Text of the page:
By Jack Hitt
Among the newer tribes, this anxiety can get especially intense. All weekend at the Jaycee Fairgrounds, the Cherokees of Northeast Alabama whom I spoke to were quite nervous that I might pronounce them, as some put it, "ethnic frauds." Hickman, the genealogist, insisted upon knowing if I was "going to make fun of them." In the days leading up to the powwow, he called me repeatedly, his voice filled with panic. Hardly an hour went by over the weekend that the event's spokeswoman, Karen Cooper, didn't sidle up to ask me if there was anything she could do.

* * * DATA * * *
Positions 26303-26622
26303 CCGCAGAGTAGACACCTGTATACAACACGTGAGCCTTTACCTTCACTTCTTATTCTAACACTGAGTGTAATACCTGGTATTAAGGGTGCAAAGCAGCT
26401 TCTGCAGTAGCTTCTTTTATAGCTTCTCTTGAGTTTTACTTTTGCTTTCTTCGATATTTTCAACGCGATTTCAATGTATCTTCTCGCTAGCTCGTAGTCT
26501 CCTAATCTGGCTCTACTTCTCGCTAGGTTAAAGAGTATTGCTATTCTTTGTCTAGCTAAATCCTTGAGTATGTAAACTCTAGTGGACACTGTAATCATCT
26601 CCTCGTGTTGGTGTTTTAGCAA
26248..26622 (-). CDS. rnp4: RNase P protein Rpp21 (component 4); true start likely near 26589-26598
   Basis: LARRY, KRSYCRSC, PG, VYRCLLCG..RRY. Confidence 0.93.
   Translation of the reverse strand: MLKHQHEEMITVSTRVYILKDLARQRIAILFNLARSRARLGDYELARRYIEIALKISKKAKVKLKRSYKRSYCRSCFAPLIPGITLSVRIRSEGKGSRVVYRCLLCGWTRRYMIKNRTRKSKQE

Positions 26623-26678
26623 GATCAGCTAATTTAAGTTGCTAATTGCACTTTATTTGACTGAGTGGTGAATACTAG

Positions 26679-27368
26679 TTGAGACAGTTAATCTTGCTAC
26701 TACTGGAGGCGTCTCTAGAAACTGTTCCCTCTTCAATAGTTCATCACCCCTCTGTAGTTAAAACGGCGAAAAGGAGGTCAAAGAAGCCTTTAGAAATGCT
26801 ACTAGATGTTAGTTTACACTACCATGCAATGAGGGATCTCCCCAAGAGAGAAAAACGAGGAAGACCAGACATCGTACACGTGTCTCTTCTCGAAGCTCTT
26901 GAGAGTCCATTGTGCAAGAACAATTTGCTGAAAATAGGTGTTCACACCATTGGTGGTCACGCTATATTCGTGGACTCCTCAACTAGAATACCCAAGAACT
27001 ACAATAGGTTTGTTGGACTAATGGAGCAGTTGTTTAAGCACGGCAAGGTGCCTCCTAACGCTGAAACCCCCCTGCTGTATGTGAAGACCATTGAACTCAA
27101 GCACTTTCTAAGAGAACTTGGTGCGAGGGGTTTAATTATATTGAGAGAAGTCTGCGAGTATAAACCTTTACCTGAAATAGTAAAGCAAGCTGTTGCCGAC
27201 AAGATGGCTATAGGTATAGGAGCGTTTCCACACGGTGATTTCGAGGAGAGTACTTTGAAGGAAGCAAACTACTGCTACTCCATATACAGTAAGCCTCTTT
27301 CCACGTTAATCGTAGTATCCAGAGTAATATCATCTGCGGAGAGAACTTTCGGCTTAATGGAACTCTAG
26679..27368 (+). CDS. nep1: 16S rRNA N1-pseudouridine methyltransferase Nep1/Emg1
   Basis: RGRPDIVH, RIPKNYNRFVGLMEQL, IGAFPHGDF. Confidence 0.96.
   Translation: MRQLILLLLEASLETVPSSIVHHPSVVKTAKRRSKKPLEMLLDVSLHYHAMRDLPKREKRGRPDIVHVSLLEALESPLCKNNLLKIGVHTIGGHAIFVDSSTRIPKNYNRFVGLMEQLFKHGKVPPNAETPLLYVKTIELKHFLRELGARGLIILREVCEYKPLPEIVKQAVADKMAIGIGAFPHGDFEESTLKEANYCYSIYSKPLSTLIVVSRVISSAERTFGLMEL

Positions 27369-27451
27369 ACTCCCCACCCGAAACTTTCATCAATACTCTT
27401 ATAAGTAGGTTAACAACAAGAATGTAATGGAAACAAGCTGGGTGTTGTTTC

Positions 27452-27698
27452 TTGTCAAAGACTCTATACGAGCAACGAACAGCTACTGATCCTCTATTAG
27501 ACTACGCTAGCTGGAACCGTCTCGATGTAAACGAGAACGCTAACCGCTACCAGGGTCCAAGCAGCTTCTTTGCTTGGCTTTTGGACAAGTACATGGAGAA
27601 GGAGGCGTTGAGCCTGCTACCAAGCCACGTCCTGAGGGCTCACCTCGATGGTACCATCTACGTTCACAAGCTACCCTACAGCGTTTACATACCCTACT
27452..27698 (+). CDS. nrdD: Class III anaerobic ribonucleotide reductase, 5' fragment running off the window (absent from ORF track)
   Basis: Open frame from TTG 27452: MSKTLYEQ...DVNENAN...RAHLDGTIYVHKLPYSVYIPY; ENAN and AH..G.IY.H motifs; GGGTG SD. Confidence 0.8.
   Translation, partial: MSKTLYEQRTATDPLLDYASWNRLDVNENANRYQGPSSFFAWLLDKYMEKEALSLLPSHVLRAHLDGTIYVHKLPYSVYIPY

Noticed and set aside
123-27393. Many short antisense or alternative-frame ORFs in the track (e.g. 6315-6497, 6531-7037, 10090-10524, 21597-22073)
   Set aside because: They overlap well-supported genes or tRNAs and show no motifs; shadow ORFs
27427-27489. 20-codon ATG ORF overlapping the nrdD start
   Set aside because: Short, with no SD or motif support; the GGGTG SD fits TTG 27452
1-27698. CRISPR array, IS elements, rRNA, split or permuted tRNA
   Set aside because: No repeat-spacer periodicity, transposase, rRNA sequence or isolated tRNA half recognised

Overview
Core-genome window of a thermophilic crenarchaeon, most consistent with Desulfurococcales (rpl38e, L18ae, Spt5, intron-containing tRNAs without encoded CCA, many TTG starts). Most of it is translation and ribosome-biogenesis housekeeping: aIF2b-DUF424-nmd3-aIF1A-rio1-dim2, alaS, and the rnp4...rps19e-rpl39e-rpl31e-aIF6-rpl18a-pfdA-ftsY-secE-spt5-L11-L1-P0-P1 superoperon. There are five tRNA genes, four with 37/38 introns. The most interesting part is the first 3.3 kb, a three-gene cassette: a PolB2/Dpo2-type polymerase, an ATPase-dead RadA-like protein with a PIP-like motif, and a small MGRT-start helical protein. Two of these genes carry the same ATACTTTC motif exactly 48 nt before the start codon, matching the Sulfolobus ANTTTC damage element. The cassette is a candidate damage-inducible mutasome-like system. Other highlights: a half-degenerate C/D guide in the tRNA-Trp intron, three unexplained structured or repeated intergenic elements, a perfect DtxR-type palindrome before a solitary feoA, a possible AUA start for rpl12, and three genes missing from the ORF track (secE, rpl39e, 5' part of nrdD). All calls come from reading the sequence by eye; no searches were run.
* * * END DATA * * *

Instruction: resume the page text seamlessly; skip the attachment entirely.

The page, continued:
If you have to pretend you're something you're not for the tourists, you're not in the Indian "biz" for the right reason. If the choice is tourists + inauthentic culture or no tourists + authentic culture, the latter is infinitely preferable.
For more on the subject, see:
"3 Horses Sly Fox" teaches stereotypes
Half-naked "chief" in Mass. parade
The "honor" of a Plains chief
Debating Chief Zee
Below: "3 Horses Sly Fox" in Rhode Island.